Media (including by practice)

Key Information


MPhil: 1.5-3 years. PhD: 2-4 years


MPhil: 2-4 years part-time. PhD: 3-6 years

Entry Requirements

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Start Dates in October, February, and May

Programme Overview

The Lincoln School of Film, Media and Journalism offers a collaborative environment in which to undertake research at doctoral level, whether by thesis, practice portfolio plus commentary, or by publication.

Students are able to engage in a structured programme of training to develop practical and critical skills, while benefiting from the School's research expertise spanning media and cultural studies, film and television, and media and heritage.

An experienced supervisory team can offer support and guidance on research and/or practice, funding opportunities, attending conferences, exhibitions and screening, and publishing or exhibiting work in recognised journals and at events.

A vibrant research community exists at the School where regular research seminars take place, offering students the opportunity for further development.

Key Features

Conduct independent, original, and academically significant research

Benefit from training courses to develop key research skills

Supervision and support from an advisory panel of academic staff

Present at talks and seminars to showcase your work

Enrol in February, May, or October each year

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How You Study

Due to the nature of postgraduate research programmes, the majority of time is spent in independent study and research. Students will have meetings with their academic supervisor(s), but the frequency of these will vary depending on individual requirements, subject area, staff availability, and stage of programme.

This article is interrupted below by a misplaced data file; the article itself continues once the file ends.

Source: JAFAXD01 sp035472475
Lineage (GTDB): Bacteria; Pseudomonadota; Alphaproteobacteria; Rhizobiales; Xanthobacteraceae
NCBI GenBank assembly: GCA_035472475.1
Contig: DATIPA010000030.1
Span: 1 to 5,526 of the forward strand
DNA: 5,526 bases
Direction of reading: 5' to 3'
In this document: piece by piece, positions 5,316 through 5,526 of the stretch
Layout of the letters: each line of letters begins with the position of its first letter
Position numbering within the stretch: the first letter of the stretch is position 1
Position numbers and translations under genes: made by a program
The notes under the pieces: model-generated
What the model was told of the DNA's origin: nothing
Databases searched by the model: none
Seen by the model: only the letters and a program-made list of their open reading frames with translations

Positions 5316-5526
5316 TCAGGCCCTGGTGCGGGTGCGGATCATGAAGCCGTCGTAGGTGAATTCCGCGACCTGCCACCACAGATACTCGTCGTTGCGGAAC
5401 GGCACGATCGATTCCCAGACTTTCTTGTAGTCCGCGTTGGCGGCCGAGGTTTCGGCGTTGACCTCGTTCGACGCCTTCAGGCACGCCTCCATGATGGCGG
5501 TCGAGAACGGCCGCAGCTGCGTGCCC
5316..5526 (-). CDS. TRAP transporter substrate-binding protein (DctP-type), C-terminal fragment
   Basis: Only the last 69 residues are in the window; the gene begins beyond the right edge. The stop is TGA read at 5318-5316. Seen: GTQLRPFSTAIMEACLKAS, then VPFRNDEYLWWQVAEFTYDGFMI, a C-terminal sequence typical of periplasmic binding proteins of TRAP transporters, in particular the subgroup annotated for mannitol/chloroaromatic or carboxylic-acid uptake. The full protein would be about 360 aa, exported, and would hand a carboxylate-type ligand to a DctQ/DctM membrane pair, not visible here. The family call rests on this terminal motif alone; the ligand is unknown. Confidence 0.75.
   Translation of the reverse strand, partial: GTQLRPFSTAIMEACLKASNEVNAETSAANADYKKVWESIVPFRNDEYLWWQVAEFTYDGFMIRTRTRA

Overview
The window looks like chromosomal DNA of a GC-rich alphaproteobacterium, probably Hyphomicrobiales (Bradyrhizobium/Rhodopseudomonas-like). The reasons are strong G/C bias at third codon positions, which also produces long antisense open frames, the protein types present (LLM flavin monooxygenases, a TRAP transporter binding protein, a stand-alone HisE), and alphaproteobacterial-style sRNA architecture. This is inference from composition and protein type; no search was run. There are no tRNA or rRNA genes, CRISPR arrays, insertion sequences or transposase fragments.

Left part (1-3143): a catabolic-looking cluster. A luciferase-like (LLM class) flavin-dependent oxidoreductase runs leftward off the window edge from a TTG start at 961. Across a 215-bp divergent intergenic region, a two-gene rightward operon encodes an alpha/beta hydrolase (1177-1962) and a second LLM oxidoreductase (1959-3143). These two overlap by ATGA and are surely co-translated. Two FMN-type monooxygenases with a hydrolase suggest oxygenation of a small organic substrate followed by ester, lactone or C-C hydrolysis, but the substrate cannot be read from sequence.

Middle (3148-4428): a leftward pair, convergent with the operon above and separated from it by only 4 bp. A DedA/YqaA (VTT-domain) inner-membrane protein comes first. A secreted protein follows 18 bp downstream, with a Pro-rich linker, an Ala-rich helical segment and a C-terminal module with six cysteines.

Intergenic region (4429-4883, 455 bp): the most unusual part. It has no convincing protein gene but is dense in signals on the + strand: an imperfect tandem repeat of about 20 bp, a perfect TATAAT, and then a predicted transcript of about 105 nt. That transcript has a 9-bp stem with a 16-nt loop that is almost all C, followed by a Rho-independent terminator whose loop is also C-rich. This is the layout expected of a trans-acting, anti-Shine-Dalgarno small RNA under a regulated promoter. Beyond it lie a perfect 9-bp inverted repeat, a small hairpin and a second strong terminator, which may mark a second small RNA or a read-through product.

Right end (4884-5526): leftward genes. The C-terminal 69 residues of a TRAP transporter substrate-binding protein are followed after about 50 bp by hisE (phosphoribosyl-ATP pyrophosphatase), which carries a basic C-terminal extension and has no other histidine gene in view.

Research Areas and Topics

Alongside our research groups, there is also a wide range of individual expertise in areas such as: 

  • Visual and digital culture
  • Media ecologies
  • Animation Studies
  • Sonic Culture
  • Horror studies
  • Game studies
  • Histories of media and communications
  • Cultural theory
  • Critical time studies
  • Posthumanism and continental philosophy
  • Intermediality
  • Postdigital 
  • Environmental photography and aestehtics
  • Documentary photography
  • Documanrary film and media ethics
  • Social engagment
  • Activism in documentary practice
  • Media and heritage
  • Historical film and media

With film and television studies, research interests include:

  • Television histories
  • Gender and queer theory
  • Race and representation
  • Televisual fame
  • British cinema
  • African cinema
  • National and transnational cinemas
  • Exploitation/experiemental/marginal cinema
  • Hollywood cinema and star studies
  • Children's film and television
  • Film and/as practice
  • Script
  • Screenwriting theory

How you are assessed

A PhD is usually awarded based on the quality of the student's thesis and ability to present and successfully defend their chosen research topic in an oral examination (viva voce). They are also expected to demonstrate how their research findings have contributed to knowledge or developed existing theory or understanding.

The following provides a guide on what is expected for each award:

- 80,000 words for PhD thesis
- 40,000 words for MPhil thesis
- 25-40,000 words for written component of PhD by Practice, plus practice component
- 25,000 words for written component of MPhil by Practice, plus practice component

How to Apply

Postgraduate Research Application Support

Find out more about the research application process and what you'll need to complete on our How to Apply page. Here, you'll also be able to find out more about how to write a research proposal and how to contact us for dedicated support during the process.

How to Apply
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Entry Requirements 2024-25

Entry Requirements

Master's degree.

If you have studied outside of the UK, and are unsure whether your qualification meets the above requirements, please visit our country pages for information on equivalent qualifications.